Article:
Last time I talked about the generic trap loop. This time I want to talk about another generic trap, a “golden generic cage” of sorts. Another case where being successful brings with it the curse of becoming generic.
I’m fascinated by stories where leading brands become stuck in that generic spot everybody is trying to get out of. These are players who worked very hard to get to the top, only to discover they’re all pretty much the same up there.
As a consultant I really like working with challenger brands, but often find them trudging through a painful plateau, that is something quite depressing for a hard-working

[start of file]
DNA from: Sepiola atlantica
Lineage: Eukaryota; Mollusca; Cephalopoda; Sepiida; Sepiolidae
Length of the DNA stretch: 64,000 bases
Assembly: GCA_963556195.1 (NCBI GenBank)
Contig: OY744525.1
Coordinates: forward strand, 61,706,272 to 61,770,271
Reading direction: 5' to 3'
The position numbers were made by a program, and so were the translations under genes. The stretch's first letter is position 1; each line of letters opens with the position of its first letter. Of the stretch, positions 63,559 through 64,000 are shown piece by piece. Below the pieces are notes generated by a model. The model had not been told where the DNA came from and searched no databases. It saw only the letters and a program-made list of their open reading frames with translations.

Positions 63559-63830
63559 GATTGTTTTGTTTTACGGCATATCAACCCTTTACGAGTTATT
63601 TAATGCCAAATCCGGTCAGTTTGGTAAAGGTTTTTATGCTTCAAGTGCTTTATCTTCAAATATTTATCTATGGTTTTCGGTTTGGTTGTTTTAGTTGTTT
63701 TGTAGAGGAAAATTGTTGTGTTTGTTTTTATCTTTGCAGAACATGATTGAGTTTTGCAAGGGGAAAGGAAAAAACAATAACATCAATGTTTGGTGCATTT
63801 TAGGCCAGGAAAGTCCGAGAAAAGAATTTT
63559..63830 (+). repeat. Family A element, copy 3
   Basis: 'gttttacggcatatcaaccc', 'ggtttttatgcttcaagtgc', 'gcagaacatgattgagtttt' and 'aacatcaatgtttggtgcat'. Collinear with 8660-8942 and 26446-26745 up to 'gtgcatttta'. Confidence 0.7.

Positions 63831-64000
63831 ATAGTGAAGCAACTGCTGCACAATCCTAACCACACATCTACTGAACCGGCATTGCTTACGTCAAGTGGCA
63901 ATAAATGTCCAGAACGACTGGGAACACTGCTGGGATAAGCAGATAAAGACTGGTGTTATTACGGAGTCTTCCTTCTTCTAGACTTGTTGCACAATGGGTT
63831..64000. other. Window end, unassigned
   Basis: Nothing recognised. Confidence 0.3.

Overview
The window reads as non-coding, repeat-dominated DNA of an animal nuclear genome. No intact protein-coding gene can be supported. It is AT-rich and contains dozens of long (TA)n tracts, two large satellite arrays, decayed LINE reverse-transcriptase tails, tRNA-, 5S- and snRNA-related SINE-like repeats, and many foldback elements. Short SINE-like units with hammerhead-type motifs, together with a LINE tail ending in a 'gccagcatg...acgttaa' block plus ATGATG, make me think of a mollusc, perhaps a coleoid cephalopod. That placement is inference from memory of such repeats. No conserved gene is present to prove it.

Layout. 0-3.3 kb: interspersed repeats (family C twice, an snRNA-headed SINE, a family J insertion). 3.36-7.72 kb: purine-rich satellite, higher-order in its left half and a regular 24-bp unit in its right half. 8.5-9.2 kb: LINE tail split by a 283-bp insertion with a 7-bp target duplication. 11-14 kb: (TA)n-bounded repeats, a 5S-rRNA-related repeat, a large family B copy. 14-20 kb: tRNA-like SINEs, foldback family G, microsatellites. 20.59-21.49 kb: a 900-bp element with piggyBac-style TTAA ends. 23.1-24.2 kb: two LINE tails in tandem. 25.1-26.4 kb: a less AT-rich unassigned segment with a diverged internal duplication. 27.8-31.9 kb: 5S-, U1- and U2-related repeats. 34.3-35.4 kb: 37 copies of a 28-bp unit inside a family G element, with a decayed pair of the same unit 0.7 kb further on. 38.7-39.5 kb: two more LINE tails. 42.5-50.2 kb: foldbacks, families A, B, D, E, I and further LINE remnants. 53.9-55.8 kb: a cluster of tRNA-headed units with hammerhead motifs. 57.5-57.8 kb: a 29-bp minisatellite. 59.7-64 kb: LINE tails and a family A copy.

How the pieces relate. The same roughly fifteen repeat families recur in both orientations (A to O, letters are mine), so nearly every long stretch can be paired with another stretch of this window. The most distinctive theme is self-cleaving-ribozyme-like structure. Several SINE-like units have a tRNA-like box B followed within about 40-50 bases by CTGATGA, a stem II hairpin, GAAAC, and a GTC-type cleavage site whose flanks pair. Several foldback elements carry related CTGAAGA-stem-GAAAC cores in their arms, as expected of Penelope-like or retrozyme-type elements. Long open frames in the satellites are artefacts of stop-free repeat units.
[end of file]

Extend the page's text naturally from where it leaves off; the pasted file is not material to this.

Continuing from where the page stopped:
This is a plot that repeats in highly competitive global categories, especially with big service oriented B2B companies. In these categories it is common to have hundreds if not thousands of global players, but there will usually be a group of leaders that tower among everyone else. They may be top-5 top-10 or top-50, it depends on the category, but they stand apart from all the rest.
When a brand enters this exclusive club a common mistake will be to get stuck on things that no longer matter for audiences:
“We’ve grown a lot in the last couple of years – nobody seems knows it. Let’s make more noise about how big and good we are.”.
News-flash: no one cares. Of course you’re big, that’s why you’re a top-X player. Thus, this fact becomes boring and irrelevant. Counter-intuitive, eh?